What is “Functional Restoration”?
When imagining a treatment for spinal cord injury, it seems logical that repairing the damaged spinal cord is the answer. After all, that’s what’s “broken”, right? But a spinal cord injury leaves people with many functional losses. These can include losses of standing and walking; bladder or bowel control; postural control and balance; effective breathing; body temperature regulation; and more.
Functional restoration focuses on treating individual lost functions.
Through a technique called neuromodulation, a person with SCI can control neural pathways below the level of injury allowing for restoration of specific functions. Over the past three decades, researchers at the Cleveland FES Center have determined how to activate the neural pathways that provide hand grasp, respiratory assistance, trunk stability / postural control, bladder voiding and continence, bowel continence, standing, and stepping.
Up to now, these technologies have been available only to research subjects. The Institute for Functional Restoration is striving to make these solutions available to the wider SCI population by building them on the Network Neuroprosthesis platform and commercializing them. This means that not only will the broader population have an opportunity to benefit from these research advances, but they will also have the ability to have multiple functions restored.
A comprehensive list of peer-reviewed publications can be found on the FES Center website.
What is this technology?
The Networked Neuroprosthesis is like a network computer inside the body. A rechargeable battery sends both power and communication to remote modules, which then send electrical pulses to muscles, causing their activation. By coordinating the activation of many muscles, functional movements can be restored.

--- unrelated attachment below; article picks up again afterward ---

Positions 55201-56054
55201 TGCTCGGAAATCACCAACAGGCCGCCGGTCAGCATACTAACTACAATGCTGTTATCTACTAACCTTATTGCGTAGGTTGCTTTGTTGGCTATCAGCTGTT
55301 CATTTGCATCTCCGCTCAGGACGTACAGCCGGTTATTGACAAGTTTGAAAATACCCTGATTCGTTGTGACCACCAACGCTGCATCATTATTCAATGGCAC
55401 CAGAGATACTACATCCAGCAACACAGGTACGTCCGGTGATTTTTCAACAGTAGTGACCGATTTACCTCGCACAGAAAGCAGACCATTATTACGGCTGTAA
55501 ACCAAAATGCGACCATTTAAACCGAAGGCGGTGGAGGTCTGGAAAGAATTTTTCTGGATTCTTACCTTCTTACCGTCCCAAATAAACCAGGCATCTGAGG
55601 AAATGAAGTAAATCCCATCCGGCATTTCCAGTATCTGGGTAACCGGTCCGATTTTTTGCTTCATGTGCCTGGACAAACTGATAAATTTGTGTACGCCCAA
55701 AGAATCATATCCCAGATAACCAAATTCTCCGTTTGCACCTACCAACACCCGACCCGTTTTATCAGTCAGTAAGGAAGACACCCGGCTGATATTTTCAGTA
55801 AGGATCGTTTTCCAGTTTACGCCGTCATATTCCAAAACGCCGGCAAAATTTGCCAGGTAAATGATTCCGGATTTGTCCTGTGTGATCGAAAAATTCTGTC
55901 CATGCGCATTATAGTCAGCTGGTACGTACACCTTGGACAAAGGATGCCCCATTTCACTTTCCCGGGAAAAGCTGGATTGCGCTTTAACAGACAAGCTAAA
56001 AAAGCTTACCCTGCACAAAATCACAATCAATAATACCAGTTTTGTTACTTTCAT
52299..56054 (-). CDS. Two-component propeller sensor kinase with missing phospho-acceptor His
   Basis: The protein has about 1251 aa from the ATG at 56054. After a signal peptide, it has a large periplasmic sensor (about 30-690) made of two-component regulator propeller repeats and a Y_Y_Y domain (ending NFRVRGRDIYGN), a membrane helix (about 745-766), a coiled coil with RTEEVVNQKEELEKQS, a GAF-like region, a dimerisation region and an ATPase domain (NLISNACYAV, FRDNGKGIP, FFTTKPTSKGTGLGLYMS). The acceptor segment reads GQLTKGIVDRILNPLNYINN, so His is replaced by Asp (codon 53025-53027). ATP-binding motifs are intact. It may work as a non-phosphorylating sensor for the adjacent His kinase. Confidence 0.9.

People with spinal cord injury are missing multiple functions. They shouldn’t have to choose between having either hand function or trunk stability. They deserve to have multiple functions restored. The Networked Neuroprosthesis was designed specifically to meet the multiple functional needs of people with spinal cord injury.
When Can I Get This?
We are nearing the finish line!
After 15 years and $15M in federal funding our third-generation technology, the Networked Neuroprosthesis for hand function and trunk stability, is available to a limited number of research subjects taking part in an FDA-approved early feasibility clinical trial.
In 2020 we will initiate our pivotal clinical trial targeting hand function and expand to include participants at 2-3 other centers. Our goal is to complete that trial by 2022 and obtain FDA approval for the hand version of the NNP system. FDA approval will put the hand system on the market and enable people to seek it as a clinical treatment (no longer restricted to research trials).
Meanwhile, through our “Pipeline” we are continuing to finalize the systems that will restore other functions and get those clinical trials underway so that we can commercialize them as quickly as possible.
Click here to see the history of our development and how we are progressing on all fronts.
Click here to learn more about our clinical trial for hand and trunk function.
Who is the IFR Team?
Hunter Peckham is widely recognized as the leading expert in the field of neuroprosthetics through his extensive experience in the development of implantable neuroprostheses beginning in 1972, investigating the fundamental aspects of muscle fatigue and muscle metabolic changes, developing stimulation and control techniques for clinical applications, and deploying implantable systems into clinical trials and early commercialization.
Megan Moynahan sets the strategic direction for the IFR, establishing partnerships with key stakeholders within industry, foundations, and donors. She works to establish favorable regulatory and reimbursement policies and practices for neuromodulation systems intended to address the needs of orphan markets. She previously served as the Associate Director for Technology and Innovation at the US Food and Drug Administration’s Center for Devices and Radiological Health.
Michael Keith originated and refined the surgical implantation technique for implantable functional electrical stimulation (FES) systems for hand grasp, integrating it with surgical reconstruction of the hand and upper extremity to optimize functional control. He maintains research interests in the area of restoration of hand and upper extremity function to people with paralysis, has worked with American Academy of Orthopedic Surgeons to establish clinical practice guidelines through evidence-based outcome measures, and advocates for health policy.